Teen Tech in Local Libraries
Judging by how their finger fly while texting and their seemingly innate ability to navigate around cyberspace, you might think that teens don’t need technology instruction. But in reality, they do.
Teens may know how to tweet, post and take selfies, but have they learned how to use technology to benefit their futures? That’s something new for most teens, and local libraries are out to change that scenario.
Teen Tech Week is when local libraries take the time to showcase all of the great digital resources and services that are available to help teens succeed in school and help prepare them for college and 21st century careers.
Teen Tech Week is a national initiative sponsored by Young Adult Library Services Association (YALSA) and is aimed at teens, their parents, educators and other concerned adults. The purpose of Teen Tech Week is to ensure that teens are competent and ethical users of digital media, especially the nonprint resources offered through libraries, such as e-books, e-readers, databases, audiobooks, and social media. This year’s theme is “Libraries are for Making…” and takes place the week of March 8 -14.
Next week each branch of the Eagle Valley Library District will offer a Maker Space event featuring Sparkfun Lilypad Design Kits. Makey Makey is an invention kit for the 21st Century. Participants can turn every day objects into touchpads and combine them with the Internet: art, engineering and everything in between. They will also have the opportunity to use magnets to make a pencil levitate or launch a matchbox car. Rasberry Pi is a credit-card sized computer that plugs into a TV and keyboard and participants can use it to design electronics and play high-definition video.
The schedule for the local libraries Maker Space events is:
Gypsum Public Library —Tuesday, March 10 at 5 p.m.
Avon Public Library — Thursday, March 12 at 3 p.m.
Eagle Public Library — Thursday, March 12 a 5 p.m.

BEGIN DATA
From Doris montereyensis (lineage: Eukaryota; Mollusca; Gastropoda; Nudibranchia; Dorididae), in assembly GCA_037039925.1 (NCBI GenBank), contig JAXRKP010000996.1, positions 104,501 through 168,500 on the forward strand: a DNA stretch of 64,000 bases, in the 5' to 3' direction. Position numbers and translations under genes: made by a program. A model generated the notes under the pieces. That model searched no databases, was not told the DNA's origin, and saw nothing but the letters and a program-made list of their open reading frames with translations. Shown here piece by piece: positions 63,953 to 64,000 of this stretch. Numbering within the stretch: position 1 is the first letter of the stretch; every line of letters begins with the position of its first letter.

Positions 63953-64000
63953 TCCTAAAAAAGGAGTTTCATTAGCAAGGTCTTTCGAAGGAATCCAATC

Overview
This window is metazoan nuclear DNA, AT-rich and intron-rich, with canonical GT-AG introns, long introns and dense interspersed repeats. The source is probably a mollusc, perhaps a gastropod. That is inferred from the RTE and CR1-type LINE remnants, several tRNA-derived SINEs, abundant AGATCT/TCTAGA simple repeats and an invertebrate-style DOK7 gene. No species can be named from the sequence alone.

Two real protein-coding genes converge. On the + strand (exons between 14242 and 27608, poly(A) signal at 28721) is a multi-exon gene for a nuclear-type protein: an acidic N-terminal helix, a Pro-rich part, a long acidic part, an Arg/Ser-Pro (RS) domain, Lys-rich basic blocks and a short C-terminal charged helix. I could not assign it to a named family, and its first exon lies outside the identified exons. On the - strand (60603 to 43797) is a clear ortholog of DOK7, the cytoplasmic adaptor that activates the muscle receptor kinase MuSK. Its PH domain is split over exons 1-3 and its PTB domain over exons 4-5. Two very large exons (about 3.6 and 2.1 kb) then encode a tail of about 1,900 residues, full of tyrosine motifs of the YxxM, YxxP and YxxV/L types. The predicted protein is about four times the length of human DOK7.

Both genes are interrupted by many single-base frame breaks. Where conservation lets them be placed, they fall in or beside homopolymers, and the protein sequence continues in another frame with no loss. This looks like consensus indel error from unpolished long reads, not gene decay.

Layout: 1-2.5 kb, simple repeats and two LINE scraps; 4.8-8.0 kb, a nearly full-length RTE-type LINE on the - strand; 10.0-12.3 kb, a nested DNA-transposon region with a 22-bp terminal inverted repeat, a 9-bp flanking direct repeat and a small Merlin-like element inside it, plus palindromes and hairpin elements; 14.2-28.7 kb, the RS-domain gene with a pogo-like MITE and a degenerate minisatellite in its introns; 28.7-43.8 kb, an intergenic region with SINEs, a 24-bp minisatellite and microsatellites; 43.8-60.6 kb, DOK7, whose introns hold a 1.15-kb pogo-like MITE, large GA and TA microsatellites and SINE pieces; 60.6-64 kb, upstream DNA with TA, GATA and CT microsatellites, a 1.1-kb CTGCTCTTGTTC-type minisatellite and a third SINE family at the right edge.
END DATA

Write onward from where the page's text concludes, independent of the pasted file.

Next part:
Nick Dawson is the teen librarian at the Gypsum Public Library, while Dale Green serves in that position at the Eagle Public Library. They both promised that local teens can jump right into Teen Tech Week.
“At each location we will be looking at magnetism, computer programming, and forming human and other unorthodox circuits,” said Dawson. “This is an opportunity for the library to share a love of science, not so much for the sake of learning as much as for the sake of cool stuff.”
Teen Tech Week began in 2007 with the general theme of “Get Connected at your library.” Libraries all over the nation now participate in the event by offering teens a space to extend learning beyond the classroom where they can explore, create and share content. Some are tailoring their themes to connect in meaningful ways with teens in order to help them gain the digital literacy skills they need to be successful. Teen Tech Week encourages teens to use libraries’ nonprint resources for education and recreation, and to recognize that librarians are qualified, trusted professionals in the field of information technology.
Millions of teens do not have access to a home computer and, were it not for libraries, would miss opportunities to gain important digital literacy skills. Libraries offer a bridge across the digital divide.
Libraries also recognize that digital media plays an important part in a teen’s life. That is why more libraries than ever are helping teens build critical digital literacy skills, which they will use to obtain scholarships, secure jobs, effectively manage their online identity and more.
But Teen Tech Week is about having fun first, and learning second. Local library staff members will be introducing teens to Raspberry Pi mini-computers, Makey Makey circuits that allow participant to turn anything conductive into a computer interface, and levitating and manipulating objects with magnets.
“It is all about fun and hands on science,” said Dawson. “People can feel free to come to more than one of the events if they want more time to play with science.”
It’s free for kids to participate – and it’s the perfect time of year to spend time indoors at the local library. Many kids (and adults) have no idea all that their local library offers.
For more information about local activities, call Dawson at the Gypsum library at 970-524-5080 or email him at firstname.lastname@example.org and Green in Eagle at 970-328-8800 or email her at email@example.com. Or visit the Eagle Valley Library District at http://firstname.lastname@example.org/
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